Hamilton Area Birding
27 October 2013
Yesterday Miriam had to put in a stint at the Artists' Co-operative in Carlisle, so having dropped her off I took advantage of the four hours she would be there to do a little birding in the Hamilton area.
As expected, there were many Double-crested Cormorants Phalcrocorax auritus and the following pictures show juvenile birds who will be leaving the area soon to move to ice-free water farther south. People who raise catfish in the lower reaches of the Mississippi River will not be entirely happy to see them!
The numbers of Hooded Merganser Lophodytes cucullatus have been steadily increasing over the past few weeks as birds move in from the north, and this very handsome duck was not hard to find.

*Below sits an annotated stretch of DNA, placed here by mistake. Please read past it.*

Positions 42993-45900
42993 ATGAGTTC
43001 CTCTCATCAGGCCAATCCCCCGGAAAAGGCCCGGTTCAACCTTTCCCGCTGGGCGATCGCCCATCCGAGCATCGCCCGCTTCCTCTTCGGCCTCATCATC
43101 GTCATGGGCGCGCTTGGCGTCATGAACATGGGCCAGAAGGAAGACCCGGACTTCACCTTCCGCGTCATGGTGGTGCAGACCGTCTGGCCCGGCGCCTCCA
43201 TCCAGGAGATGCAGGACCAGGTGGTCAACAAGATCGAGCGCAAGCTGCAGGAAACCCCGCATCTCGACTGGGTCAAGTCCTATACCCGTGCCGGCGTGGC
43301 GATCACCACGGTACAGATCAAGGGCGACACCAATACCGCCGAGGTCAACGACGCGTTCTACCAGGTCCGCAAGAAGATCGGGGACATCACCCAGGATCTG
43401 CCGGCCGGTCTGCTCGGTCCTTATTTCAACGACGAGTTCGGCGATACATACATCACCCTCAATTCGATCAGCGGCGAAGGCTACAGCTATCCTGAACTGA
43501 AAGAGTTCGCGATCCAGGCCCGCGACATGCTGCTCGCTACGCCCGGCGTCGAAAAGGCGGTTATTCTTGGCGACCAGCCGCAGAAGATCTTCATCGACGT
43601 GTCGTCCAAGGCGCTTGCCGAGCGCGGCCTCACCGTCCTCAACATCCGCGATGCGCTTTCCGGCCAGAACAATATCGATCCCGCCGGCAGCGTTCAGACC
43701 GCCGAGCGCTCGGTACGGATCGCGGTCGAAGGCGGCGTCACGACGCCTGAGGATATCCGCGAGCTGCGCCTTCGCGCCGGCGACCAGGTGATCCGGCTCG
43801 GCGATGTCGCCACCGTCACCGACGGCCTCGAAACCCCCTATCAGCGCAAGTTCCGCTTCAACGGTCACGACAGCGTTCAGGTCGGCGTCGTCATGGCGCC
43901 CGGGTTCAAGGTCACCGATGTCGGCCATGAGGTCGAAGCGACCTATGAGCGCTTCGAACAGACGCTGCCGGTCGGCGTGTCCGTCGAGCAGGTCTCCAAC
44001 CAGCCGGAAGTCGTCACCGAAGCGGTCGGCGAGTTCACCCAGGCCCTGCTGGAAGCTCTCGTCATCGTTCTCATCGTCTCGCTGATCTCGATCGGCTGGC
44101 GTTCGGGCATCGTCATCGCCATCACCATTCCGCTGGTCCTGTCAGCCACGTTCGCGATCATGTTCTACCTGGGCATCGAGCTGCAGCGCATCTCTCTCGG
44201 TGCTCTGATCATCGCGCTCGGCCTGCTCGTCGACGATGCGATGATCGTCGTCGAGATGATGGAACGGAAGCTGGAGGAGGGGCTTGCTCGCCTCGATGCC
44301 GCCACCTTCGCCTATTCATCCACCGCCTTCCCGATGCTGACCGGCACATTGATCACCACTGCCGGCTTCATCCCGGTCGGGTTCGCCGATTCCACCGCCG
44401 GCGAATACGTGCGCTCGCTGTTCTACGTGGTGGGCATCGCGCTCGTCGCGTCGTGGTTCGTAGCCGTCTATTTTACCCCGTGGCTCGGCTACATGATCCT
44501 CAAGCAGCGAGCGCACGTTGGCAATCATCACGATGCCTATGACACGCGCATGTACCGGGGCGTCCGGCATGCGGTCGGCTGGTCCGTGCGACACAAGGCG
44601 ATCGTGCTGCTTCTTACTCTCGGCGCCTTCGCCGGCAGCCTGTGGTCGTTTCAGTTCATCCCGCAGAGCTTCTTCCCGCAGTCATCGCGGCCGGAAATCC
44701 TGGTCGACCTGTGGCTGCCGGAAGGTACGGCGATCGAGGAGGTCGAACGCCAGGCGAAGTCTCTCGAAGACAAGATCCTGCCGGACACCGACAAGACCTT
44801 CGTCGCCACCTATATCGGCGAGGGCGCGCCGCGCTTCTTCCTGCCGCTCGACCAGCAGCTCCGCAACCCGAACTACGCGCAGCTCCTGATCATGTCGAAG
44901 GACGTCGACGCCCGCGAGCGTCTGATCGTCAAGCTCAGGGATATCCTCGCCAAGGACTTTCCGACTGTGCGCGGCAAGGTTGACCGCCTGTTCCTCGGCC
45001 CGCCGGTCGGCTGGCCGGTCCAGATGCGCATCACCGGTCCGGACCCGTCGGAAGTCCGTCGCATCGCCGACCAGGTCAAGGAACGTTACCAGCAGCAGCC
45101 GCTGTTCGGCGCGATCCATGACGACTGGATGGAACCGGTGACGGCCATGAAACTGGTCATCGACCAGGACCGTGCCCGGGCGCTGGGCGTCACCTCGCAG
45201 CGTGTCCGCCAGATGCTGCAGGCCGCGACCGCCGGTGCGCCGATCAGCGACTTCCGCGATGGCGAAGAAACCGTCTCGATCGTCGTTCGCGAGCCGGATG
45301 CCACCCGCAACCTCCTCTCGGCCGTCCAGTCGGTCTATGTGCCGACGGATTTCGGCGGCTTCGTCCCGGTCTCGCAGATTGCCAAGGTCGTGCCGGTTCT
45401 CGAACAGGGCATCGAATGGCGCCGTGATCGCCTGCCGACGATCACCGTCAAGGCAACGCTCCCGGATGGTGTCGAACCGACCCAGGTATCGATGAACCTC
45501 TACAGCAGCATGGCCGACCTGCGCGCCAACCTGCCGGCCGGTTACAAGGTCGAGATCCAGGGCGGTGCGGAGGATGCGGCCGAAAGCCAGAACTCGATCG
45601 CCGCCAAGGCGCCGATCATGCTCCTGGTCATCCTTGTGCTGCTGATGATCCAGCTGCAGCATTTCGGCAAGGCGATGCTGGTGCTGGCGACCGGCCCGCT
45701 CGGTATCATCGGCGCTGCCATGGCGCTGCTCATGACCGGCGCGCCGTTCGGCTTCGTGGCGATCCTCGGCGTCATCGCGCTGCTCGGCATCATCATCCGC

The venerable willows at Princess Point still retain their green foliage and are magnificent specimens of old trees.
I have seen more American Beavers Castor canadensis this fall than I have seen for quite some time. This is a difficult species to photograph given their nocturnal habits, but the following picture indicates their activity. Part of the lower bark has been stripped away and the beavers have commenced gnawing at the trunk. The wood chips are fresh and I suspect that overnight this tree was felled and the branches dragged away to a winter storage cache.
The two species of kinglet were quite numerous, especially Golden-crowned Kinglet Regulus satrapa, and they were in constant motion as they fed voraciously. It is amazing that small numbers of a bird so tiny as Golden-crowned Kinglet regularly spend the winter at these latitudes.